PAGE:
Unlocking Your Creativity Takes Discipline

“As you move toward the dream, the dream moves toward you.” - Julia Cameron “The Artist’s Way”

Have you ever experienced a creative block?

Whether I’m painting, writing, or playing a new song on the guitar, I’ve always found peace and solace in the arts. But like most creative people, there have often been times where I simply can’t find the inspiration to put paint to paper, or pick to strings. As someone who values work-life harmony and building bliss in all spheres of my life, it can be particularly difficult when my creative outlets feel less accessible.

Cultivating creativity and mindful innovation

When you think about it, the process of doing your best work, starting and building a business, forming a customer base, and creating products and services that will resonate with people are creative acts. I’ve learned that these types of creative acts require a great deal of mindfulness to avoid hitting a block, just like in art or music. When seeking ways to innovate in business, It’s vital to think abstractly at times, and to discipline your mind and body while you’re at it.

As you may know, yoga is one of the practices I use to connect my body and mind. Beyond its physical benefits, yoga helps create the stillness I need to work harder and make more intentional decisions. It’s also a stress-reliever, it improves my concentration, and it clears my mind to allow a better flow of creativity.

To become a better innovator, I recommend finding a practice of your own that centers you and  that you can incorporate into your daily routine and improve discipline. Whether its yoga, running, cycling, or simply journaling, discipline will foster creativity and allow you to become a better innovator for your life in general.

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Learning from “The Artist’s Way”

In the 1992, “The Artist’s Way,” a self-help guide written by Julia Cameron was published to help artists tap into their creative side and maximize their creative output. The book quickly gained notoriety in the writing and art world, and would become one of the most famous programs of its kind.

The book details twelve stages in the form of chapters, to be read and followed one week at a time. Cameron believes that artistic ideas are divine, and that by ritualizing your daily habits, you could become more of a vessel for the creations meant to flow through you. Whether you believe your creative side comes from a higher power or not, Cameron’s steps are incredibly useful for people who need to add discipline to their lives and make space for creative work.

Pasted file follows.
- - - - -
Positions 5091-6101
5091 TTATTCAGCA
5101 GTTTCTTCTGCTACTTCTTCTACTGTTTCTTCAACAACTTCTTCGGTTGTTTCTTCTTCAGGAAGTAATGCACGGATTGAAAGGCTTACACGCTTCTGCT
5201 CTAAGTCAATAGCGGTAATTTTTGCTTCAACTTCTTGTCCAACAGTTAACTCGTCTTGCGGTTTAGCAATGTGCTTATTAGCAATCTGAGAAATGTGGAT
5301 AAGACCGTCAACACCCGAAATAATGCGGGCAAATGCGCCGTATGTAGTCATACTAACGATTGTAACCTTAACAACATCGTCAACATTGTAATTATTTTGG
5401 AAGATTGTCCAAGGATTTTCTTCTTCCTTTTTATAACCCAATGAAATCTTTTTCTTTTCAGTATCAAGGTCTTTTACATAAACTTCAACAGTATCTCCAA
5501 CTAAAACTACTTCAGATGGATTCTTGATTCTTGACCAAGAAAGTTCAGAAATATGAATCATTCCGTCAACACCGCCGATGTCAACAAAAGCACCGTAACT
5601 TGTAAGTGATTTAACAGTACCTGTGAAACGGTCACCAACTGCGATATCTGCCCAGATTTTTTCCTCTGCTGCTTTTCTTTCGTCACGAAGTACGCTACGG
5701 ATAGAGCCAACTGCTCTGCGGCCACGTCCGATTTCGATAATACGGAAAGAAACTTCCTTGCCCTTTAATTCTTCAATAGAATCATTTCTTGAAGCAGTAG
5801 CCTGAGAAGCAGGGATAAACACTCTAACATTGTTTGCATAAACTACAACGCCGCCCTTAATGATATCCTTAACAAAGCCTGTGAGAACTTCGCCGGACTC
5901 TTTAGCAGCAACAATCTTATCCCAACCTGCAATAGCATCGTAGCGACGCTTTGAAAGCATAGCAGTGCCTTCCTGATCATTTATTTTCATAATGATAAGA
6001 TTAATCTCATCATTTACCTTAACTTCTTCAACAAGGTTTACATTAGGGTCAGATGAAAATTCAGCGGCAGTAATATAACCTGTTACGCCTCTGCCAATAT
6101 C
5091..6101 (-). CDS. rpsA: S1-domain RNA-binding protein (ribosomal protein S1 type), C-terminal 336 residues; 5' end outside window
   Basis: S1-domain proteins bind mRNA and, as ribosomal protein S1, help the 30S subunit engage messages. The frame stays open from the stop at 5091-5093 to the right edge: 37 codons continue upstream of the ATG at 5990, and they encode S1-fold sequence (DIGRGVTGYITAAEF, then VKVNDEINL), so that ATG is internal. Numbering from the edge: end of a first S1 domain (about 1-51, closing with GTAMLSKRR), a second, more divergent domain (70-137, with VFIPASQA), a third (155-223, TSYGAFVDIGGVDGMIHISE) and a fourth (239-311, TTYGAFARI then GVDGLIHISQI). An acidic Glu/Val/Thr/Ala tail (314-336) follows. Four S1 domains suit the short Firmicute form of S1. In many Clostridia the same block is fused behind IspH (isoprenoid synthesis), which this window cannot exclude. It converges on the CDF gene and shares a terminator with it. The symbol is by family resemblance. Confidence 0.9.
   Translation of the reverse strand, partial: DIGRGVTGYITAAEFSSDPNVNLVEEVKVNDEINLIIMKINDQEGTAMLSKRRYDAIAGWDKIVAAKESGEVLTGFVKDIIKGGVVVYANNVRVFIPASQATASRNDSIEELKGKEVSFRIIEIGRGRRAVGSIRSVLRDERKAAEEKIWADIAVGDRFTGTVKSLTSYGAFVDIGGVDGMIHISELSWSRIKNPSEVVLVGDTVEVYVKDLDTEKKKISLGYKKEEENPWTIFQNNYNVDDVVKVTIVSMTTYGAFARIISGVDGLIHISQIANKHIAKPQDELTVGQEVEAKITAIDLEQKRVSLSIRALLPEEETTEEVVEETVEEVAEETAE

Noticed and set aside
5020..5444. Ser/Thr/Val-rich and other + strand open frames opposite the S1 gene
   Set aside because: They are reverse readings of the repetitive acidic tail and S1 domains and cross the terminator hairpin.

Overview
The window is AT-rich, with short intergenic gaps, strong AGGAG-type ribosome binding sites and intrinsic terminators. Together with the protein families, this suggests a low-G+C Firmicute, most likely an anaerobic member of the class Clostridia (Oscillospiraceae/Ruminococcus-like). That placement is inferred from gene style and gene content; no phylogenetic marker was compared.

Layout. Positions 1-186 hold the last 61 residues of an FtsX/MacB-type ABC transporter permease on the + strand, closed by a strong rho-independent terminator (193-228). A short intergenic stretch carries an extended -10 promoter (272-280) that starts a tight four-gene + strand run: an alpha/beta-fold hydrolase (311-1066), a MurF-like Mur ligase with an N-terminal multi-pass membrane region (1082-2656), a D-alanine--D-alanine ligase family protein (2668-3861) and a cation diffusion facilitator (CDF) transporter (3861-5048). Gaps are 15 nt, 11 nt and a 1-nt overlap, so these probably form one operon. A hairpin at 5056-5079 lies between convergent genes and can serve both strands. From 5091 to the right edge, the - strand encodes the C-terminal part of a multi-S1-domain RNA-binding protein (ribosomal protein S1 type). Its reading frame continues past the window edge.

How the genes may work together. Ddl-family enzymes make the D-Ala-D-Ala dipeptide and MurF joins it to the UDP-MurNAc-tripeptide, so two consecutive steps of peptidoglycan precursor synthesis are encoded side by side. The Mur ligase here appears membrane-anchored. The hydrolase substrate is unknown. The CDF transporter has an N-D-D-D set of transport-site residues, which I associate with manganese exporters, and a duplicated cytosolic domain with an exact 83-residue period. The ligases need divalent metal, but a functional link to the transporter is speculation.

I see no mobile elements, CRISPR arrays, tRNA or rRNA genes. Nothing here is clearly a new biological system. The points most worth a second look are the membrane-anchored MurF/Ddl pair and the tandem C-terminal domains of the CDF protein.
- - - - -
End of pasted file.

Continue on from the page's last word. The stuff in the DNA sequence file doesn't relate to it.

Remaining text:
Using “morning pages,” a practice in which the creatively blocked wakes up and immediately writes a few pages every morning is one that Cameron recommends first. It is intended to clear and warm-up creative energy. Journaling, no matter what time of day you decide to do it, is a great way to be more mindful of your thoughts, and take stock of what distracts you and holds you back from what you really want to do.

Cameron also says in her book that “serious art is born from serious play” and encourages people in the program to take play seriously and to take one’s self for an “Artist Date” (by yourself) once a week to explore your interests and become inspired. Go for a walk, get lost, check out an art gallery, or venture into a new section of the library. The Artist Date is meant to excite your creative spirit. Among some of the other activities in the book, Cameron says to take care of your creative ideas. Nurture them as you would a plant or a pet, and make sure they have space to grow.

Work-life harmony is, in part, about making room in your life for your work to grow. In the business world, we might not always be looking for divine inspiration for our daily work, but I think there’s a lot to be said for discipline, practice, and clarity when it comes to fostering our capacity to innovate. As with most areas of our lives, discipline and intention can go a long way with the right determination.

How will you unlock your creativity?

Amy VetterComment